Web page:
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United States Department of Agriculture

Agricultural Research Service

Research Project: MANAGEMENT OF TEMPERATE FRUIT NUT AND SPECIALTY CROP GENETIC RESOURCES

Location: National Clonal Germplasm Repository (Corvallis, Oregon)

Title: Techniques for Short and Long-Term Preservation of Plant Tissues and Organs

Author
item Reed, Barbara

Submitted to: In Vitro Cellular and Developmental Biology - Plants
Publication Type: Abstract Only
Publication Acceptance Date: February 15, 2010
Publication Date: June 11, 2010
Citation: Reed, B.M. 2010. Techniques for Short and Long-Term Preservation of Plant Tissues and Organs. In Vitro. 46:S284.

Interpretive Summary: Preservation of plant tissues can be accomplished using a range of technologies. Whole plants or plant parts from temperate regions can usually be stored under cool to cold conditions for several months to a year. For example, whole strawberry plants can be held at refrigerator temperatures for up to 6 months. In vitro cultures of temperate plants are routinely stored under refrigeration for 3 months to as long as 4 years. Sub tropical and tropical plants can be held at cool temperatures for long periods as well. For long-term storage, cryopreservation in liquid nitrogen is becoming widely used for plant materials of all types. Drying is one of the most common pretreatments for seeds and seed parts prior to cryopreservation. Dormant buds of temperate woody plants can be dried and cryopreserved. For actively growing cultures there are several effective cryopreservation techniques. Controlled rate cooling is commonly used for cultures of temperate plants. Other protocols allow cooling without ice formation. These protocols include thick solutions that turn to glass on contact with liquid nitrogen and others add high concentrations of sugars and drying to achieve glass formation. Both of these are effective for cryopreservation of many types of plant materials.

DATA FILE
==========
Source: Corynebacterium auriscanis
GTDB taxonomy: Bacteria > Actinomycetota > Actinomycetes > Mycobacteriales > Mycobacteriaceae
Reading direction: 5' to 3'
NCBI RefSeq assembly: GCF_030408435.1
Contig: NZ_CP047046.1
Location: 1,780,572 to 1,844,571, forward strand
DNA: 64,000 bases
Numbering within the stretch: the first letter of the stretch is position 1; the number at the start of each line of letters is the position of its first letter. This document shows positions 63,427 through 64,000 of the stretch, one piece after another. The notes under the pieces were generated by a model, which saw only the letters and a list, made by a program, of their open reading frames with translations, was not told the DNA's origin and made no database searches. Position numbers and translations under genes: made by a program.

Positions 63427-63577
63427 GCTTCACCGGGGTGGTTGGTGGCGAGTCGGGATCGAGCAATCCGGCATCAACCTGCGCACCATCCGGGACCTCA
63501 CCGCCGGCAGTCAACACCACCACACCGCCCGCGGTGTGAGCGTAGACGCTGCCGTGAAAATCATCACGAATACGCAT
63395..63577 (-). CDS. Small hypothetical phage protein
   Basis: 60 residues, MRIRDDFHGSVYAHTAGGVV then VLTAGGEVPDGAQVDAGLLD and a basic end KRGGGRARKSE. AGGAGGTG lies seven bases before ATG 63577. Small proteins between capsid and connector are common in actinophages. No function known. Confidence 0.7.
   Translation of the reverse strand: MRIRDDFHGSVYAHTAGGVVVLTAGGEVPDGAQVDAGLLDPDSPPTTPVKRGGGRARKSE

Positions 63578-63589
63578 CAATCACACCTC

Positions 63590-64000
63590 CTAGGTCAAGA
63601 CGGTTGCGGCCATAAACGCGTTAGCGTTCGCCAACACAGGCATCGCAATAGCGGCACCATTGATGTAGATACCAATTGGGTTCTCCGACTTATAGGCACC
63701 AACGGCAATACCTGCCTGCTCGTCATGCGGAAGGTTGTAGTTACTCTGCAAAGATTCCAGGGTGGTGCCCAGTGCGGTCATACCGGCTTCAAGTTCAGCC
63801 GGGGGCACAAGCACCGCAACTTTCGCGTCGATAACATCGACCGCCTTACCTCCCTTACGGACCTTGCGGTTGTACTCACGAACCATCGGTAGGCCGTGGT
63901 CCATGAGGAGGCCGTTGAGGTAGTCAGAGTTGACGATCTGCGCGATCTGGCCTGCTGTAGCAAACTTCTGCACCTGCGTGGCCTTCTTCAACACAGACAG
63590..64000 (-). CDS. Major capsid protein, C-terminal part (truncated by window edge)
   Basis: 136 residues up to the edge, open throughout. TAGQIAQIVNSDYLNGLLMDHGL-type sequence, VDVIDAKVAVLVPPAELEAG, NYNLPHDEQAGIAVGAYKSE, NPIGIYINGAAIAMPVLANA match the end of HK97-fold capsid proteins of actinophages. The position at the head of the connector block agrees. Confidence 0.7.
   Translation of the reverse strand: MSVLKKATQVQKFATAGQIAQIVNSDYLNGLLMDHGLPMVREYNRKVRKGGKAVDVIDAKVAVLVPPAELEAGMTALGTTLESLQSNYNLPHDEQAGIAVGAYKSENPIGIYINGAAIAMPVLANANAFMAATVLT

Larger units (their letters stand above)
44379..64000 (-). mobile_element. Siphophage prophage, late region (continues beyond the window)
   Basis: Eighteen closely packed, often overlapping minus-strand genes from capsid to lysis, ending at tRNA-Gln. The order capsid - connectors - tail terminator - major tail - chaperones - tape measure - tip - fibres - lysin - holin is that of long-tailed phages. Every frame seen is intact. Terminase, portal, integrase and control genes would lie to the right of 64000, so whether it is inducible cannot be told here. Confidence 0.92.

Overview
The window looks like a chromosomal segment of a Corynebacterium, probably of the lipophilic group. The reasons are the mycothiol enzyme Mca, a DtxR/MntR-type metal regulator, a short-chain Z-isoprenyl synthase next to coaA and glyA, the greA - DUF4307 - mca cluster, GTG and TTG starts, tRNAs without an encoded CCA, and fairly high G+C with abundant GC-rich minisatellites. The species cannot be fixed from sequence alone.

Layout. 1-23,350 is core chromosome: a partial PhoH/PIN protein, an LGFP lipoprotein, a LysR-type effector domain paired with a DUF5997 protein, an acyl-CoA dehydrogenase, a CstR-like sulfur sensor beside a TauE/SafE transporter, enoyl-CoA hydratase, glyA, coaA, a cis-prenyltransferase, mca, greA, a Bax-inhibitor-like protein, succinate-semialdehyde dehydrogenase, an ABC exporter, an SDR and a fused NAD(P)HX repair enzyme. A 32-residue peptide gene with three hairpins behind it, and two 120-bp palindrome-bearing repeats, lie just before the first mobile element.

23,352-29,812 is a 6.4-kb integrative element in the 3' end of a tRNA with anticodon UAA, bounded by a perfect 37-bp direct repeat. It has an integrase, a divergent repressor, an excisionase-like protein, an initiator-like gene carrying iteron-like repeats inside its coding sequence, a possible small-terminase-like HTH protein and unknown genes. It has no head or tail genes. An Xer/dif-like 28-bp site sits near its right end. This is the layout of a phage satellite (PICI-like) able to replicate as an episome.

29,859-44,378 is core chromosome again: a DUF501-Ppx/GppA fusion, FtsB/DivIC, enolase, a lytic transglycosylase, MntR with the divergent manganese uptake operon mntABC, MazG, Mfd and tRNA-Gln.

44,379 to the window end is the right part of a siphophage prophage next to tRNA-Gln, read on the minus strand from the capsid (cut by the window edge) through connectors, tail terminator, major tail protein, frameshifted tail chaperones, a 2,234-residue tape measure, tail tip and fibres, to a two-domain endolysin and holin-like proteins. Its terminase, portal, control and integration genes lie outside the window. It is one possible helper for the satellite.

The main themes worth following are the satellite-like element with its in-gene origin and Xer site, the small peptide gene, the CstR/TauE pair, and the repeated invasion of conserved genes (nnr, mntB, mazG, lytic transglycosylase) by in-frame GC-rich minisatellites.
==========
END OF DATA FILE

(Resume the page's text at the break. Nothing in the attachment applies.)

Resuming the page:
Technical Abstract: Preservation of plant tissues can be accomplished using a range of technologies. Whole plants or plant parts from temperate regions can usually be stored under cool to cold conditions for several months to a year. For example, whole strawberry plants can be held at 4°C for up to 6 months. In vitro cultures of temperate plants are routinely stored at 4-5°C for 3 months to as long as 4 years without subculture. Sub tropical and tropical plants can be held at sub normal temperatures (15-18°C) for long periods as well. For long-term storage, cryopreservation in liquid nitrogen is becoming widely used for plant materials of all types. Callus tissues, suspension cultures, shoot tips and seeds or seed parts of a wide range of plants are now stored in liquid nitrogen. Desiccation is one of the most common pretreatments for seeds and seed parts prior to cryopreservation. Dormant buds of temperate woody plants can be dehydrated and cryopreserved as well. For actively growing plant materials such as callus, suspension and shoot tip cultures there are several effective cryopreservation techniques. Controlled rate cooling is commonly used for callus and suspension cultures and for shoot cultures of temperate plants. Vitrification protocols include those with vitrification solutions and those that employ sucrose loading and dehydration to achieve vitrification. Both of these vitrification strategies are effective for many types of plant materials.

Last Modified: 9/10/2014
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